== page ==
In late fall of 2020, rumors were buzzing around the hospital where I worked about a possible retirement buyout package. My supervisor and I sat in our large conference room discussing what we had heard. I said, “If the offer is decent, I will probably accept the package. I don’t want to work until I’m carried off the unit on a stretcher.” Then, with my usual humor, I chuckled and added, “I tried that once and it didn’t turn out so good.”
In January 2020, I had collapsed at work and been hospitalized. Eight days later, I returned home with a cancer diagnosis. I had non-Hodgkin’s lymphoma (NHL), a blood cancer. The irony did not escape me: I had worked with HIV patients since the beginning of the epidemic, and NHL was an early AIDS-defining cancer. Due to my debilitated condition, the aggressive nature of my cancer, and the highly toxic chemo regimen that is its standard treatment, I received my first treatment while I was hospitalized.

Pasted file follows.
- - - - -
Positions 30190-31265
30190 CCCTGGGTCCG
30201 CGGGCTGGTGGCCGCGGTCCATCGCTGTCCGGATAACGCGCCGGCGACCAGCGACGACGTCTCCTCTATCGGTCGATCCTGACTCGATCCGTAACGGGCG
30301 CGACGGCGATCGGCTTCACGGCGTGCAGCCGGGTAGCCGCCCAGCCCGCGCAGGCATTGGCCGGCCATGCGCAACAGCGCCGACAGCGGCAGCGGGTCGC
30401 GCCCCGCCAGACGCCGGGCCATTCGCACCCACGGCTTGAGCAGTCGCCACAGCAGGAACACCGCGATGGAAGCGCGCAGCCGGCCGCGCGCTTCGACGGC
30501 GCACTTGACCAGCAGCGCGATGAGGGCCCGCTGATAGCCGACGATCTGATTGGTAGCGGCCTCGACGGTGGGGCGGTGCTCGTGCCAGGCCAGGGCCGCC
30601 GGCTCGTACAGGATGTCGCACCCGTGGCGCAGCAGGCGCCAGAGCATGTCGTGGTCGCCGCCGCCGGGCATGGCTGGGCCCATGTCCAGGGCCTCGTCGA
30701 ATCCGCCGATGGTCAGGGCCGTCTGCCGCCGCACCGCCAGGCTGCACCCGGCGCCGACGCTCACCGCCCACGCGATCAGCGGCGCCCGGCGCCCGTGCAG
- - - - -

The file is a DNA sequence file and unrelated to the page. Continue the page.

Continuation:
Following my second treatment, in February, my white blood cell count bottomed out, and I received a terse phone call from the nurse at the cancer center. I needed to mask any time I left the house, avoid crowds, and restrict visitors.
By the time my blood counts had improved, the entire country was on lockdown—wearing masks, avoiding crowds, and staying home. I was unable to have a support person with me during my five- to six-hour chemotherapy sessions, and no family members could be present the day I was unhooked from my final session.
I strongly resist the terminology that equates cancer to a battle. I never felt as though I was engaged in a war with cancer. I viewed it as a partnership. I was determined to become partners with my treatment team, my body, and even my cancer. I studied my weekly blood counts and talked to my white blood cells, incorporating them into my meditation and mindfulness practice.
I hope to reach a point where I’m not scared, where my anxiety doesn’t spike before every blood draw and doctor visit. I hope that cancer will become a part of who I am, not all that I am. I took the retirement package, and I am appreciating and enjoying every single day. I revel in the opportunity to rebuild not only my health and strength, but also my life.